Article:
At the same time, billionaire Bill Gates, alongside U.S. president Barack Obama and French President Francois Hollande announced a coalition that commits 20 governments to doubling their renewable energy research budgets to a total of $20 billion over the next five years. Mr. Gates is also investing $1 billion to help finance clean tech developments into viable products, and has convinced fellow billionaires to match his contribution, all the while recognizing some of these ventures will fail.
While the clean tech industry has heard its share of investment promises in the past, “we are hopeful that there is enough momentum this time that the industry will take a big leap forward to achieve the objectives set out in Paris” said Chris Boivin, Vice President, Investments at Sustainable Development Technology Canada (SDTC).
“Hysteria and hype started to build in the sector back in 2006 with venture capital (VC) investment flows ramping up dramatically. By 2011, when a lot of those promises didn’t materialize VCs pulled back dramatically. That still tempers the sector to a certain degree, but it feels like there’s a confluence of economic and political factors that are really causing the sector to take a different form with capital flowing in from other asset classes.”
Governments are also pouring more money into the sector: Consider multi-billion dollar investments earmarked in the latest federal budget, including the creation of a $2 billion low carbon economy fund to be spent over two years starting in 2017-2018, as well as a $2.9 billion investment over five years to fight climate change and pollution.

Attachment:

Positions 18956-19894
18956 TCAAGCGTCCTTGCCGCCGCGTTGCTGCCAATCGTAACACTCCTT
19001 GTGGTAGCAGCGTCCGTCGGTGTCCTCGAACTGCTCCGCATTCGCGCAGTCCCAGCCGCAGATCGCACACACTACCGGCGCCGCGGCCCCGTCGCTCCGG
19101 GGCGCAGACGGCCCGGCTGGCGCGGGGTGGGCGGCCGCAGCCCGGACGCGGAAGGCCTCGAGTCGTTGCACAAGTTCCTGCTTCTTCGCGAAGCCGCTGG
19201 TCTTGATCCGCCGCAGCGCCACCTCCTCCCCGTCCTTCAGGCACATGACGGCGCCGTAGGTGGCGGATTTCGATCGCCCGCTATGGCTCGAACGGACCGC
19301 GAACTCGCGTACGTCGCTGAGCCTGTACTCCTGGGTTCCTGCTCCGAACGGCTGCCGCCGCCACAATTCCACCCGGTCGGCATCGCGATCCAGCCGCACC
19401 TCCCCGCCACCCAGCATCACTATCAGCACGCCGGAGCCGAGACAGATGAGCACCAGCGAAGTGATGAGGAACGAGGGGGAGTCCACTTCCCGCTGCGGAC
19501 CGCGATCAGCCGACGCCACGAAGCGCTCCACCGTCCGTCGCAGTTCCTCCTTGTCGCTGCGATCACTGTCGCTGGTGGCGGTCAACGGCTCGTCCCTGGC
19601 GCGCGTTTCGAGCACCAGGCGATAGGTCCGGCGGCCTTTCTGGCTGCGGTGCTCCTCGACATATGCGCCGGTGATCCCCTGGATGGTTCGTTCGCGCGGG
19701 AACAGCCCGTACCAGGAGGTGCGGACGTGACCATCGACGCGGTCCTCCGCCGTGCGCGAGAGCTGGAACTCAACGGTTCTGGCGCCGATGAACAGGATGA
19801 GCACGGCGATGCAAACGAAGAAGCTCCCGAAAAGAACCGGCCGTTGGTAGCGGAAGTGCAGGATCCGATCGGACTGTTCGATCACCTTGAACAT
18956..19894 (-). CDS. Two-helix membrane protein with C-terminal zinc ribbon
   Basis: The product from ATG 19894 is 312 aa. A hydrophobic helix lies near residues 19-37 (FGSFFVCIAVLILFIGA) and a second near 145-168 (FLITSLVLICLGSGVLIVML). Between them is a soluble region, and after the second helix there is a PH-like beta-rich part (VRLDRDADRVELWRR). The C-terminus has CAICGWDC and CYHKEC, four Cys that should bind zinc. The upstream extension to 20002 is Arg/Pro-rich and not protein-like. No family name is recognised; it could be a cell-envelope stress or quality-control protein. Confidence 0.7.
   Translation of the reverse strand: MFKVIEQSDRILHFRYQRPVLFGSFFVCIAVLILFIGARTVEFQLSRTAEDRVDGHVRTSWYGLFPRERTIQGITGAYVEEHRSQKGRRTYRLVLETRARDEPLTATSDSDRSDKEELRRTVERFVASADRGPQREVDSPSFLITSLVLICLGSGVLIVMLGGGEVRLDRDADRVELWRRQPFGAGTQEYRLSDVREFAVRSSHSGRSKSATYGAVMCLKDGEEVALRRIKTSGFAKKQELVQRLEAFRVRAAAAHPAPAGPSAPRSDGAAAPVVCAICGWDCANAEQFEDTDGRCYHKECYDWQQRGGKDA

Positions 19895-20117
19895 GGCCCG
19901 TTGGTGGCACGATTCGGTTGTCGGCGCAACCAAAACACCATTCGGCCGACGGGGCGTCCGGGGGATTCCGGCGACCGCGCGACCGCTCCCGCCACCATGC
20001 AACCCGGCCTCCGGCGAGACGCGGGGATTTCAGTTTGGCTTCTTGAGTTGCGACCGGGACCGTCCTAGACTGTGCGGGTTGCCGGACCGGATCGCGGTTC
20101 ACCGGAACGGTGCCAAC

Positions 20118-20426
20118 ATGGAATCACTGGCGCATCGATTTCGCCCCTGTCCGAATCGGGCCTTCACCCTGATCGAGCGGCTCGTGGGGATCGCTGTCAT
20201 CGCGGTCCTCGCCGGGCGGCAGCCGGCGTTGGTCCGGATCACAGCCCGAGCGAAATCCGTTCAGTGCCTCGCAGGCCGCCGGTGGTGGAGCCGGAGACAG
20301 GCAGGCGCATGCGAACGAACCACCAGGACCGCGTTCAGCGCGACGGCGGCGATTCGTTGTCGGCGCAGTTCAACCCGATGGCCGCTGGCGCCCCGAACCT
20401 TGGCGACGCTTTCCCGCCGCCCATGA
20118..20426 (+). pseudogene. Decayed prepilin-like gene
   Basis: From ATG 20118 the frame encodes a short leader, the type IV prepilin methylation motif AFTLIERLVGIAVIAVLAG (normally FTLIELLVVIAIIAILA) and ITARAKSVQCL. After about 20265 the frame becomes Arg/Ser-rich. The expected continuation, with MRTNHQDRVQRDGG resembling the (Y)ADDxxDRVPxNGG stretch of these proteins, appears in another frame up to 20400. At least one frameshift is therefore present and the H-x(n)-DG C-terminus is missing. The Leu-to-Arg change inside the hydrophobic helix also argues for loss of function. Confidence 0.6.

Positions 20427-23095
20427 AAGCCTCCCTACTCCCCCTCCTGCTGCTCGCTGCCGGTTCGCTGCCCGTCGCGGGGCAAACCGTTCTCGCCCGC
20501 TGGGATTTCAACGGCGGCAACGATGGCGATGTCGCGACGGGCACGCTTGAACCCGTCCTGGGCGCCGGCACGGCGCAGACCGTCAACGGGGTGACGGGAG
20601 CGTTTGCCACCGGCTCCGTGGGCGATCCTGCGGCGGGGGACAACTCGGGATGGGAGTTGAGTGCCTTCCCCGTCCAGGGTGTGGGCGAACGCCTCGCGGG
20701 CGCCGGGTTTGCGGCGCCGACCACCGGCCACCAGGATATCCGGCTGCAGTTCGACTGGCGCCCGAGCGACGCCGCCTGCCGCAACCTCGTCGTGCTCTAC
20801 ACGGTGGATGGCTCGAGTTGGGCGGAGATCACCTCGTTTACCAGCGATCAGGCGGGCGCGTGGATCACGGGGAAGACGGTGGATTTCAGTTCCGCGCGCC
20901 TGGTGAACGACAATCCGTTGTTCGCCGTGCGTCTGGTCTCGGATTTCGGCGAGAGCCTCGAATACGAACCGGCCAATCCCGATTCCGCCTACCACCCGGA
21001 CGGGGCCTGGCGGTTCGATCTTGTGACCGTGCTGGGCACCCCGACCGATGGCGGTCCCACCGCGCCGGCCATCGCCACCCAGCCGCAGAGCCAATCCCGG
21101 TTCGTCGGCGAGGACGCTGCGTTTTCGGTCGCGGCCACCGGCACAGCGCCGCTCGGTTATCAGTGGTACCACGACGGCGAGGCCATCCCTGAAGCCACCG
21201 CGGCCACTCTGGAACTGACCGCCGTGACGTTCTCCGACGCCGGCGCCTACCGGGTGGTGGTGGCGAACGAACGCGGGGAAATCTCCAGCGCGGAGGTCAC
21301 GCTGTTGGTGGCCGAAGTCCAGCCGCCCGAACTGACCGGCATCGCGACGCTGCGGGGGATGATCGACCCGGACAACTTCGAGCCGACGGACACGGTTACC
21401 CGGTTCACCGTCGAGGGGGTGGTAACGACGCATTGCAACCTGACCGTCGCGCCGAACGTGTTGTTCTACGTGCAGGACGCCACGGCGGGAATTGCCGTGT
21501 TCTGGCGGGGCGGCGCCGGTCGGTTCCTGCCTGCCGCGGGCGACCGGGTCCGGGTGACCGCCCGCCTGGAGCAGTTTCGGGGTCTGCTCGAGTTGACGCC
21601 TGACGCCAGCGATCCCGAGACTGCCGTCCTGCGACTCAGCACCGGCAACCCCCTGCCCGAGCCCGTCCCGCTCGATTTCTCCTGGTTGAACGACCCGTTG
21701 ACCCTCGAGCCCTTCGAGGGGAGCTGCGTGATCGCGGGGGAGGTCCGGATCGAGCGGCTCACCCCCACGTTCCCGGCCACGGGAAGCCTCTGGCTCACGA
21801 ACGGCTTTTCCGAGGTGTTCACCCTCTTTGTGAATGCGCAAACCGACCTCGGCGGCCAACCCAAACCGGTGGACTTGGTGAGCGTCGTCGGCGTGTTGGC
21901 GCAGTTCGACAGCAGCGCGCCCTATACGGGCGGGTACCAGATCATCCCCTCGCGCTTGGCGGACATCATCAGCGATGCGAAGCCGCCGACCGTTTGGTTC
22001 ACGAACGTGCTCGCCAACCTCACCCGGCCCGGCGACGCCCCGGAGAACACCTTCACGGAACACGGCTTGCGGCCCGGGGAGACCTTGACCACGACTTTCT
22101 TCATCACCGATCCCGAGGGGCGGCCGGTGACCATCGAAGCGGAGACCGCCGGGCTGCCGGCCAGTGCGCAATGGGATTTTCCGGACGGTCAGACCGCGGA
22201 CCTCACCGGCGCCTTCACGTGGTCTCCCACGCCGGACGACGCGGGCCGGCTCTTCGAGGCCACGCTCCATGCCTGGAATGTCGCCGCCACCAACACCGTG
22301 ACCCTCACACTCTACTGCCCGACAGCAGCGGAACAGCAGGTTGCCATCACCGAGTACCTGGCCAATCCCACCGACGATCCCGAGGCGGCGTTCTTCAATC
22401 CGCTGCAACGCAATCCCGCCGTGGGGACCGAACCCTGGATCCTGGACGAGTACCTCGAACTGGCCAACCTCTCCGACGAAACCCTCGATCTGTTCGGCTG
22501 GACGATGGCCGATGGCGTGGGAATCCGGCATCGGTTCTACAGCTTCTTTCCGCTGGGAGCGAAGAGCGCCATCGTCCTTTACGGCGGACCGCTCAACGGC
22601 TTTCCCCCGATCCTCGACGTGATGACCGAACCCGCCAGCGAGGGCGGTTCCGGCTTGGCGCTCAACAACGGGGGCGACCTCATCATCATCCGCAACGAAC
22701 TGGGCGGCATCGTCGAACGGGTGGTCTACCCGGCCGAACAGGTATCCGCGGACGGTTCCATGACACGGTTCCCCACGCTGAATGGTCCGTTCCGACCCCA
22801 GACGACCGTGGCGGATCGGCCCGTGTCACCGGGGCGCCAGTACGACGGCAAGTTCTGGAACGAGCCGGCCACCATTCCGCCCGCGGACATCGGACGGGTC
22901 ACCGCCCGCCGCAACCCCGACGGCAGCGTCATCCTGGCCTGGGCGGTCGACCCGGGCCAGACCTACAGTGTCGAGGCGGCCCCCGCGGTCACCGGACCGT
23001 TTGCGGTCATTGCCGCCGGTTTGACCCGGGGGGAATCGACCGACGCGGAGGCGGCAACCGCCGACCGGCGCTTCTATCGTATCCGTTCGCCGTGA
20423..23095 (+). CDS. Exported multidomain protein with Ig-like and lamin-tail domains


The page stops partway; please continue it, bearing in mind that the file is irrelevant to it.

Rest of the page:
Cycle Canada, a Canadian venture capital fund focused on the clean-tech sector, called it a “breath of fresh air,” that presents a “visionary future for the Canadian economy,” by leveraging investments in clean tech, innovation and green infrastructure.
“We are ready for this challenge,” stated Cycle Capital founder and managing partner Andrée-Lise Méthot. “By focusing on clean tech and helping efficient entrepreneurs, ready to conquer the world, Canada can become again an influent actor globally in clean tech and build prosperity from a green economy.”
The budget also backed EDC’s commitment to issuing green bonds and committed $1 billion over four years to support future clean tech investments across the resources sector. SDTC saw an additional $50 million in the budget for its SD Tech fund to pursue clean tech development and demonstration work.
The funding, alongside a growing global movement among governments and investors to try to reduce emissions, has breathed new life into the sector.
“There are still many challenges ahead for the sector but it feels more like the wind is at our backs based on global signals, the industry needs to harness this” said Boivin.
Canadian clean tech sector poised for growth
The problem in the clean tech industry has been discontinuous funding.
Venture capitalists have increasingly become been more focussed on business such as information technology and digital media that require less capital and can commercialize much more quickly than clean tech. They also need to sell out sooner to return investments, which can hamper growth of start-ups.